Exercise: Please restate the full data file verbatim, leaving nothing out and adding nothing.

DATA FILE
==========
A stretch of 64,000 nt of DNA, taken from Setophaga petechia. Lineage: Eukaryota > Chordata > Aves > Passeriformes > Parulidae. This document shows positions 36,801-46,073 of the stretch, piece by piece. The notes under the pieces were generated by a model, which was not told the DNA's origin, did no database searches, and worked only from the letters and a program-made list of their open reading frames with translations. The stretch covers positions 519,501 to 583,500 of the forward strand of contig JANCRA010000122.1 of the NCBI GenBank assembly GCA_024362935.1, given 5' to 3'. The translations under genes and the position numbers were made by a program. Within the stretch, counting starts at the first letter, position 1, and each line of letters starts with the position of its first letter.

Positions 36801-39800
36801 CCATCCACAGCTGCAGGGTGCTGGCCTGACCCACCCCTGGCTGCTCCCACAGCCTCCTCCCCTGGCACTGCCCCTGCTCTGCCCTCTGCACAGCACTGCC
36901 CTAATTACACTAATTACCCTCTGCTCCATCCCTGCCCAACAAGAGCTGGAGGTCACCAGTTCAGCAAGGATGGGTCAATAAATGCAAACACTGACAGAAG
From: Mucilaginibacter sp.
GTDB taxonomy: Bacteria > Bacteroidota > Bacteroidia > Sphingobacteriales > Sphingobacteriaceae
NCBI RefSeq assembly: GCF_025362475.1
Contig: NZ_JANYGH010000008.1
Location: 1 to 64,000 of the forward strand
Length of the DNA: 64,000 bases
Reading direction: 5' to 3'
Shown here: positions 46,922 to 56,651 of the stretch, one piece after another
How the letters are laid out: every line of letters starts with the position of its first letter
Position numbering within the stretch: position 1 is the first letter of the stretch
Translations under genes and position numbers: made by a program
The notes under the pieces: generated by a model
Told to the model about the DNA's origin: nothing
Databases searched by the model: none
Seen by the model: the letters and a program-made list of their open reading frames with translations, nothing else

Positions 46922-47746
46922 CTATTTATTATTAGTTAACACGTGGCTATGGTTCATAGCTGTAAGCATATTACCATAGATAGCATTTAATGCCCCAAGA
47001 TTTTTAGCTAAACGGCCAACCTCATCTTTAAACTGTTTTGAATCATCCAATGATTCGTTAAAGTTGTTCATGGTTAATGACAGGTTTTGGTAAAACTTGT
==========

A stretch of 64,000 nt of DNA, taken from Setophaga petechia. Lineage: Eukaryota > Chordata > Aves > Passeriformes > Parulidae. This document shows positions 36,801-46,073 of the stretch, piece by piece. The notes under the pieces were generated by a model, which was not told the DNA's origin, did no database searches, and worked only from the letters and a program-made list of their open reading frames with translations. The stretch covers positions 519,501 to 583,500 of the forward strand of contig JANCRA010000122.1 of the NCBI GenBank assembly GCA_024362935.1, given 5' to 3'. The translations under genes and the position numbers were made by a program. Within the stretch, counting starts at the first letter, position 1, and each line of letters starts with the position of its first letter.

Positions 36801-39800
36801 CCATCCACAGCTGCAGGGTGCTGGCCTGACCCACCCCTGGCTGCTCCCACAGCCTCCTCCCCTGGCACTGCCCCTGCTCTGCCCTCTGCACAGCACTGCC
36901 CTAATTACACTAATTACCCTCTGCTCCATCCCTGCCCAACAAGAGCTGGAGGTCACCAGTTCAGCAAGGATGGGTCAATAAATGCAAACACTGACAGAAG
From: Mucilaginibacter sp.
GTDB taxonomy: Bacteria > Bacteroidota > Bacteroidia > Sphingobacteriales > Sphingobacteriaceae
NCBI RefSeq assembly: GCF_025362475.1
Contig: NZ_JANYGH010000008.1
Location: 1 to 64,000 of the forward strand
Length of the DNA: 64,000 bases
Reading direction: 5' to 3'
Shown here: positions 46,922 to 56,651 of the stretch, one piece after another
How the letters are laid out: every line of letters starts with the position of its first letter
Position numbering within the stretch: position 1 is the first letter of the stretch
Translations under genes and position numbers: made by a program
The notes under the pieces: generated by a model
Told to the model about the DNA's origin: nothing
Databases searched by the model: none
Seen by the model: the letters and a program-made list of their open reading frames with translations, nothing else

Positions 46922-47746
46922 CTATTTATTATTAGTTAACACGTGGCTATGGTTCATAGCTGTAAGCATATTACCATAGATAGCATTTAATGCCCCAAGA
47001 TTTTTAGCTAAACGGCCAACCTCATCTTTAAACTGTTTTGAATCATCCAATGATTCGTTAAAGTTGTTCATGGTTAATGACAGGTTTTGGTAAAACTTGT